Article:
Combined NHS data shows complaints against GP and dental practices rose by 8% last year.
During 2011/12 GP and dental practices received 54,900 written complaints from patients – up from 50,700 on the previous year.
Just over 36% of all complaints received (19,300) focused on a practice’s ‘clinical service’ – ie the decisions, advice and treatment provided by a care professional – up 11% on 2010/11.
More than half of complaints (54%) were made against individual GPs, a number which decreased by 3% from the previous year.
More PCTs were unable to provide complete complaints entries for all practices this year – a rise of 36 from 29 PCTs in 2010-11.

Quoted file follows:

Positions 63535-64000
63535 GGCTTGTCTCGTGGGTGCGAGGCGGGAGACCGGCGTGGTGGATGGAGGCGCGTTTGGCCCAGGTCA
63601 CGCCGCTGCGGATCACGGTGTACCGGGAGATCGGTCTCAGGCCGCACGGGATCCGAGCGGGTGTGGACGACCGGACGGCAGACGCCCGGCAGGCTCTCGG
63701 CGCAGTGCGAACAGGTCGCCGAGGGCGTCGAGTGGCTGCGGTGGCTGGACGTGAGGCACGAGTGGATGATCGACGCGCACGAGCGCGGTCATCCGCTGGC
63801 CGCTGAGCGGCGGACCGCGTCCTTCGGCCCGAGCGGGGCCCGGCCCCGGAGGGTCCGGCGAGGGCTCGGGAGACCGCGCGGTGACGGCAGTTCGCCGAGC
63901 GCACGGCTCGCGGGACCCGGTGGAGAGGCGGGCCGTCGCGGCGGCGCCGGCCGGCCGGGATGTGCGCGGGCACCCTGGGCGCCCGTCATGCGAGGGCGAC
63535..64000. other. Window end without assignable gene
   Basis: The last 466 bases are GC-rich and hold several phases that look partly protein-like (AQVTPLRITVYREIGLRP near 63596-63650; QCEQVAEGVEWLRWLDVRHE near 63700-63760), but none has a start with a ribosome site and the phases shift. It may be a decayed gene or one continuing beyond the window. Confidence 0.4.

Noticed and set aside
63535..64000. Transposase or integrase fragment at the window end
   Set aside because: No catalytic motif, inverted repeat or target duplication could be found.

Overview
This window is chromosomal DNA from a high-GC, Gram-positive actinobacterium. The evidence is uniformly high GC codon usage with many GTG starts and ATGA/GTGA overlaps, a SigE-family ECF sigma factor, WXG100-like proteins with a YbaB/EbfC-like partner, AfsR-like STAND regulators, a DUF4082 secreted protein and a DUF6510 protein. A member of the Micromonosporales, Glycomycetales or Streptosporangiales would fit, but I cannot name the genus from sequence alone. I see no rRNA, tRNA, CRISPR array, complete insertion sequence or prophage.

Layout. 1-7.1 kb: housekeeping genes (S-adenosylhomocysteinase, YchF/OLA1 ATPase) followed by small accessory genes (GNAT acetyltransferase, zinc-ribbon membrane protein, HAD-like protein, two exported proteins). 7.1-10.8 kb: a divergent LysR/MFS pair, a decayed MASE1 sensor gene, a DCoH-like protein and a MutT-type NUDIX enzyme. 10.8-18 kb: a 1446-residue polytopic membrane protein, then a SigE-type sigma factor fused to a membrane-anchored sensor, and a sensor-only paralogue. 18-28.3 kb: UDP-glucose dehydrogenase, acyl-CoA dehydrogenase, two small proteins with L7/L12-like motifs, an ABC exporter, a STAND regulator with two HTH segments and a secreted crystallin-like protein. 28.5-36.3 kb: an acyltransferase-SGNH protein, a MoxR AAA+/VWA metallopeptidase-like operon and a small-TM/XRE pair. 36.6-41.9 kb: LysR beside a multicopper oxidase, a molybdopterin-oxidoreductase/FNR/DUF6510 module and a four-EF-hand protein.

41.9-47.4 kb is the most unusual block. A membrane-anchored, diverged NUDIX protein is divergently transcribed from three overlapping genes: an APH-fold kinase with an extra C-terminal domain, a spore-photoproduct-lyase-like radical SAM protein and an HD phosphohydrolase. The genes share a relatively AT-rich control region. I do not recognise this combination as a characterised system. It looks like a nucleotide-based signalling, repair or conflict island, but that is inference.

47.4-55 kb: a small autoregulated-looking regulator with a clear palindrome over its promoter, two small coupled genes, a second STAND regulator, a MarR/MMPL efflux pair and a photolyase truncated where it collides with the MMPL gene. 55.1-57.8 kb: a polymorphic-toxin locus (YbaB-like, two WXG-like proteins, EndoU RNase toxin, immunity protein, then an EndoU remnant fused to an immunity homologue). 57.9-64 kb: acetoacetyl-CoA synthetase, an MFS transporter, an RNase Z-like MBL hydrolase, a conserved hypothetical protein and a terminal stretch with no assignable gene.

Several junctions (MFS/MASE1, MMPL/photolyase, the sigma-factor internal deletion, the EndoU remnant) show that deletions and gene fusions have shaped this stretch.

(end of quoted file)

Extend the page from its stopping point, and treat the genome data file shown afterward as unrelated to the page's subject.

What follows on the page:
HSCIC has suggested this may be due to a practice receiving no complaints in the year, or not notifying their PCT of complaints received.
In total more than 162,100 complaints were made against the NHS during 2011/12 – of which more than 3,000 were written complaints.
The research by the Health and Social Care Information Centre (HSCIC) shows a rise of 8% on the year 2010/11.
Tim Straughan, Chief Executive of the HSCIC, said the mandatory call for Foundation Trusts to submit data about the number of complaints they receive has helper give a “fuller picture” of the volume of complaints made against the NHS.
However, he has called upon greater input from GP and dental practices in future primary care submissions to “ensure this picture can be brought into even sharper focus”.